Ann - Nursery

Ann Guthrie - Nursery

From my earliest, I have been intrigued by the natural world and animal behavior--including human.  Among my ongoing interests are the brain, brain research, individual temperament and personality, child development, social organization of groups, language acquisition, history of  the English language, writing, and words in general.

In many ways an autodidact, I left high school for part of a year when I was 15 to work on a research project which took me to the Kansas City Science Fair and then on to the 1964 National Science Fair-International as a finalist, where I was awarded second place by the American Psychological Association.  I had parents who very much respected personal autonomy, trusted in me, and found ways to support my somewhat quirky and passionate interests which ranged from field study, brown capuchin monkeys, to gymnastics with a lot of other stuff in between.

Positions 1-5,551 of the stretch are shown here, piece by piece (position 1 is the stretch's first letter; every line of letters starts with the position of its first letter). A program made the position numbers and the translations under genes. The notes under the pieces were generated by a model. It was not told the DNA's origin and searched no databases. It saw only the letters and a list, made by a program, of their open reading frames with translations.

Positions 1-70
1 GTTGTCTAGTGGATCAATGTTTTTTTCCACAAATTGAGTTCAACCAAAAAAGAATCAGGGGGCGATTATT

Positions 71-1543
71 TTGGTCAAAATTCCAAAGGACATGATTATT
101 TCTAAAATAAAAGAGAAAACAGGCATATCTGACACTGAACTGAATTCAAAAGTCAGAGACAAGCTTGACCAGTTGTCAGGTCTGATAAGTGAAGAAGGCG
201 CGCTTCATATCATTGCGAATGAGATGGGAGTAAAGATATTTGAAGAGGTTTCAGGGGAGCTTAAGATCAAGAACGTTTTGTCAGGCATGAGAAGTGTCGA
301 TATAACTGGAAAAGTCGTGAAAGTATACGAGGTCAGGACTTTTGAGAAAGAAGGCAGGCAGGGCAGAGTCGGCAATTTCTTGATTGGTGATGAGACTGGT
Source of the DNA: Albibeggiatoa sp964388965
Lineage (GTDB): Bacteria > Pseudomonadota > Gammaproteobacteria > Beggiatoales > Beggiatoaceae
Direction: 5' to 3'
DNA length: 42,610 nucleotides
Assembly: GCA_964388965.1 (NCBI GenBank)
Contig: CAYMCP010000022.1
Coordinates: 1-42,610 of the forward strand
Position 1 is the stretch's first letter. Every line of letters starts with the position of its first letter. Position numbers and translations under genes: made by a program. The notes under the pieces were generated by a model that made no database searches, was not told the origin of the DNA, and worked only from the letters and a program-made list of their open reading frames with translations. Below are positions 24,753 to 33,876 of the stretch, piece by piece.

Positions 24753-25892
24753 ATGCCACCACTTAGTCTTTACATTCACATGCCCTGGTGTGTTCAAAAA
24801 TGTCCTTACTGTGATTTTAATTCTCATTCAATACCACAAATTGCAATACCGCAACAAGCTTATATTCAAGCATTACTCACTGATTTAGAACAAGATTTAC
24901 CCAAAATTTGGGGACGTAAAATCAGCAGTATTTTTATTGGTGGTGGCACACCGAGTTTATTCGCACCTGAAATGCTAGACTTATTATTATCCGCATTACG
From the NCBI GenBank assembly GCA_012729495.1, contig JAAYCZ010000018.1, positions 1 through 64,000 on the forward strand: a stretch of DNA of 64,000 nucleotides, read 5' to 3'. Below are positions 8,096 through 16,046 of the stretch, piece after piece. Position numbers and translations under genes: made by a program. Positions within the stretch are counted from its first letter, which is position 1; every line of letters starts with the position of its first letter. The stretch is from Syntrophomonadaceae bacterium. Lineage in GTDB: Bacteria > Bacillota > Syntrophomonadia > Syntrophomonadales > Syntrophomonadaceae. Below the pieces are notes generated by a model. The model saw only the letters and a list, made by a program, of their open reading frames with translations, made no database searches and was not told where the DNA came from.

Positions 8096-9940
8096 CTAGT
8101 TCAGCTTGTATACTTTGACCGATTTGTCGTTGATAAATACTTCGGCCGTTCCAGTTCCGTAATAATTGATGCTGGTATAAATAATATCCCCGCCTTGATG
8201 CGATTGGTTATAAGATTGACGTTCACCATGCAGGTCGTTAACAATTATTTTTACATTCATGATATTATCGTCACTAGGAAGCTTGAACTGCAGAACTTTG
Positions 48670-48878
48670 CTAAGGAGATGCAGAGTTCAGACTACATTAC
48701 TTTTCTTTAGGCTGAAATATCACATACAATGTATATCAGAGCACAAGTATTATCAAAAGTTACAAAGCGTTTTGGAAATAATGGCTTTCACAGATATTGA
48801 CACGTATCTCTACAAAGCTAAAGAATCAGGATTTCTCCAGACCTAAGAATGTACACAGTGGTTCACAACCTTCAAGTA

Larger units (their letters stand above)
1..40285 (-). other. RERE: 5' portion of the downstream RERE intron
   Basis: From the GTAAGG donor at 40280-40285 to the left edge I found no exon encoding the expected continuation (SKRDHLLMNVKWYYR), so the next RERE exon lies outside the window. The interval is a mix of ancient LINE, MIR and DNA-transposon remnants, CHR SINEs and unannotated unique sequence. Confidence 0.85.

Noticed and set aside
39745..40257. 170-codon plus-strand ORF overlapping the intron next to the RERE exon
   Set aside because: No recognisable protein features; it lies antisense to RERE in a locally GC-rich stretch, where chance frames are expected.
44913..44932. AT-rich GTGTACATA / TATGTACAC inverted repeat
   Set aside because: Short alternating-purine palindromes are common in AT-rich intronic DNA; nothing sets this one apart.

I did go back to high school and also have a BA from Antioch College in Education with certification K-6.  My post-graduate work is ongoing and mostly of my own design.  Over these past 28 plus years, a good part of it has taken place at the educational laboratory of The Antioch School and in an ongoing collaboration seminar with my colleagues, past and present, who are rare and gifted teachers and profound educational thinkers.

Each year I also have the opportunity to get to know 12 individuals, young children, who bring with them their own unique temperaments, personalities, interests, and learning styles.  I am honored to be part of their process as they learn and grow as individuals, see themselves and one another, and collaborate to create their group.

My husband is a writer whose special interests are music, literature, and history.  Our daughter is an alum of The Antioch School and teaches in the Theater Department at Point Park University in Pittsburgh.

For 3 1/2 - 5-year-olds
8:30 A.M. to 3:00 P.M.
8:30 A.M. to 11:30 P.M.

Upcoming Nursery Events

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If you have a question for Ann, please use the form below to send her an email.

Testimonial of Selah Griffin.

Selah Griffin
The Antioch School 2009-2015

An Older Group student at the time this testimonial was written